The dose of LPS, infused as a first event resulted in profound neutropenia (mean ± SD: 2.03 ± 0.86 neutrophils × 109/L at baseline vs. 0.14 ± 0.03 neutrophils × 109/L post-LPS; P < 0.0001 by paired t-test). The LPS-control group of sheep confirmed that this dose of LPS was insufficient to induce ALI (Table (Table1).1). One of the five LPS-fresh sheep and four of the five sheep in the LPS-stored group were diagnosed with TRALI (Table (Table1).1). This demonstrated that TRALI predominantly developed in sheep that received LPS-infusion followed by "stored PRBC" transfusion (P = 0.01 LPS-stored group vs. saline-fresh, saline-stored and LPS-fresh groups). Analysis of the lung section wet/dry weights (mean ± SD: sham = 5.33 ± 0.21; saline-fresh = 5.53 ± 0.37; saline-stored = 5.89 ± 0.52; LPS-control = 5.84 ± 0.96; LPS-fresh = 5.38 ± 0.73; LPS-stored = 6.99 ± 1.2) confirmed this finding (P = 0.0038 LPS-stored group vs. saline-fresh, saline-stored and LPS-fresh groups by unpaired t-test). There was evidence of widespread neutrophil infiltration in the lungs of LPS-stored sheep (Figure (Figure1F)1F) compared to those of sham sheep (Figure (Figure1E).1E). Of the six sheep that were diagnosed with hypoxaemia, five diagnoses (one in the LPS-fresh group and four in the LPS-stored group) were based upon a sustained worsening of hypoxaemia that was evident prior to transfusion of "stored PRBC."
Figure 1
Figure 1
Representative histology. Representative haemotoxylin and eosin stained lung sections analysed histologically for pulmonary oedema. These range from no pulmonary oedema (A) through to mild (B), moderate (C) and severe (D) pulmonary oedema. Neutrophils (more ...)
Haemodynamic and respiratory changes associated with the development of TRALI
Sheep in the LPS-stored group displayed changes to haemodynamic and respiratory changes relative to both sham and LPS-control groups' lower mean arterial pressure (MAP), cardiac output (CO), PaO2, and oxygen saturation (O2 sat) as well as higher pulmonary artery pressure (PAP) relative to sham (Figure (Figure2;2; P < 0.05 for all comparisons). These sheep also displayed lower static pulmonary compliance (Cstat), CO, PaO2 and O2sat (oxygen saturation) as well as higher PAP relative to LPS-control (P < 0.05 for all comparisons). There were also differences between the saline-stored and sham groups, demonstrated in an increased PAP relative to sham (Figure (Figure2;2; P < 0.05), and while there was also a trend towards decreased PaO2, the increased PAP was the only significant change observed in the saline-stored and LPS-fresh groups.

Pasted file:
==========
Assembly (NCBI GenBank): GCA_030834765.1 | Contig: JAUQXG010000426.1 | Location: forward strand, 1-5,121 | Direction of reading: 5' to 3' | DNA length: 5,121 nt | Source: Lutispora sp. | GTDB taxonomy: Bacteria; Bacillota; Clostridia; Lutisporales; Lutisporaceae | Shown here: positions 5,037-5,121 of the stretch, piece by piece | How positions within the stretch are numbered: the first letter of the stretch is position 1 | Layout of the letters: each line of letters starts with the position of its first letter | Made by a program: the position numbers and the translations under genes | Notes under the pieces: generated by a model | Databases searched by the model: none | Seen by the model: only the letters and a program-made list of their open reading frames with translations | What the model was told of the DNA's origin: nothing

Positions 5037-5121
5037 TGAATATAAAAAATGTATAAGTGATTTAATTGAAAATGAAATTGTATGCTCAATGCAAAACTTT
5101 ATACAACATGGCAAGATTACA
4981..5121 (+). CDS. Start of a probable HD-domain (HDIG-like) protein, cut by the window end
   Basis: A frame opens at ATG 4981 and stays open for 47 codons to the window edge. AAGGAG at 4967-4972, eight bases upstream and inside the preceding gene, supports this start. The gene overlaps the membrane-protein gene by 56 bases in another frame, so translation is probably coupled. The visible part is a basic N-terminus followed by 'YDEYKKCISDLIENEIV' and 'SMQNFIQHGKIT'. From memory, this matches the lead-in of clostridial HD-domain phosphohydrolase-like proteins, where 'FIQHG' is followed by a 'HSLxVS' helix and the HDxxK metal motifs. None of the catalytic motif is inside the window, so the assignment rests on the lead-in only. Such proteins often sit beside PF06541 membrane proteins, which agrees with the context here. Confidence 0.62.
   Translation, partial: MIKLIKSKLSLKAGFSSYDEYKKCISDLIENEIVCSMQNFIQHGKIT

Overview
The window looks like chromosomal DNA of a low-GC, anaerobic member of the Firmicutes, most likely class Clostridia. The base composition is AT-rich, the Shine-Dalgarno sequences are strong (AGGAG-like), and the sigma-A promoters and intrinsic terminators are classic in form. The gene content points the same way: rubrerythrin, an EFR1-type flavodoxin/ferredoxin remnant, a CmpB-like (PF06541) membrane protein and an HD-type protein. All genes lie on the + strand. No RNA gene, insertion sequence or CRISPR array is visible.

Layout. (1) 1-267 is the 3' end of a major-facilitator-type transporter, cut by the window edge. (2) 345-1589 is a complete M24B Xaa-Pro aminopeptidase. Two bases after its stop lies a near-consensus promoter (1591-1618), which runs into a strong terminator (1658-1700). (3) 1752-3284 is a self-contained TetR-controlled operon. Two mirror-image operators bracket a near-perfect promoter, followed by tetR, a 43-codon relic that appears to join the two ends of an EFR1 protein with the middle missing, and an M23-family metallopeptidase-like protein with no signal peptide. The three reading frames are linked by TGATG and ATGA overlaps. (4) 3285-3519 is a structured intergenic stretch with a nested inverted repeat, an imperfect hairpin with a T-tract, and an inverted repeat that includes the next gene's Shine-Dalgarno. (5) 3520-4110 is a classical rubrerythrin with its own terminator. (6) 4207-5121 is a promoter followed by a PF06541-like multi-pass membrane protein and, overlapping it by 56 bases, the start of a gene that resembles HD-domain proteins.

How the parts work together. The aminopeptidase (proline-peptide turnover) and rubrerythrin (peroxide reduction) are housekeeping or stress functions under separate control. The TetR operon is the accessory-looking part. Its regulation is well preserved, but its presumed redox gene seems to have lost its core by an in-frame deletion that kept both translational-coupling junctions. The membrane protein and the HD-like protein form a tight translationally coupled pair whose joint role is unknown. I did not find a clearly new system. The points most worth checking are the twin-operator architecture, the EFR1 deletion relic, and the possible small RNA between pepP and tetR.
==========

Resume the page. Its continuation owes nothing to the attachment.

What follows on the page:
Figure 2
Figure 2
Haemodynamic and respiratory changes. Averaged data over 30-minute periods for each of the six groups of sheep. The first event (either saline or LPS) was infused from 0 to 30 minutes and the second event (either saline, "fresh PRBC" or "stored PRBC") (more ...)
To account for differences both in individual sheep and in groups of sheep, mixed modelling was used to further characterise the haemodynamic and respiratory changes associated with the development of TRALI (Table (Table2).2). Sheep in the LPS-stored group displayed changes relative to sham, LPS-control and LPS-fresh groups (Table (Table2;2; by mixed models: P < 0.001 for all comparisons).
Table 2
Table 2
Haemodynamic changes
"Stored PRBC" caused more severe injury than "stored PLT"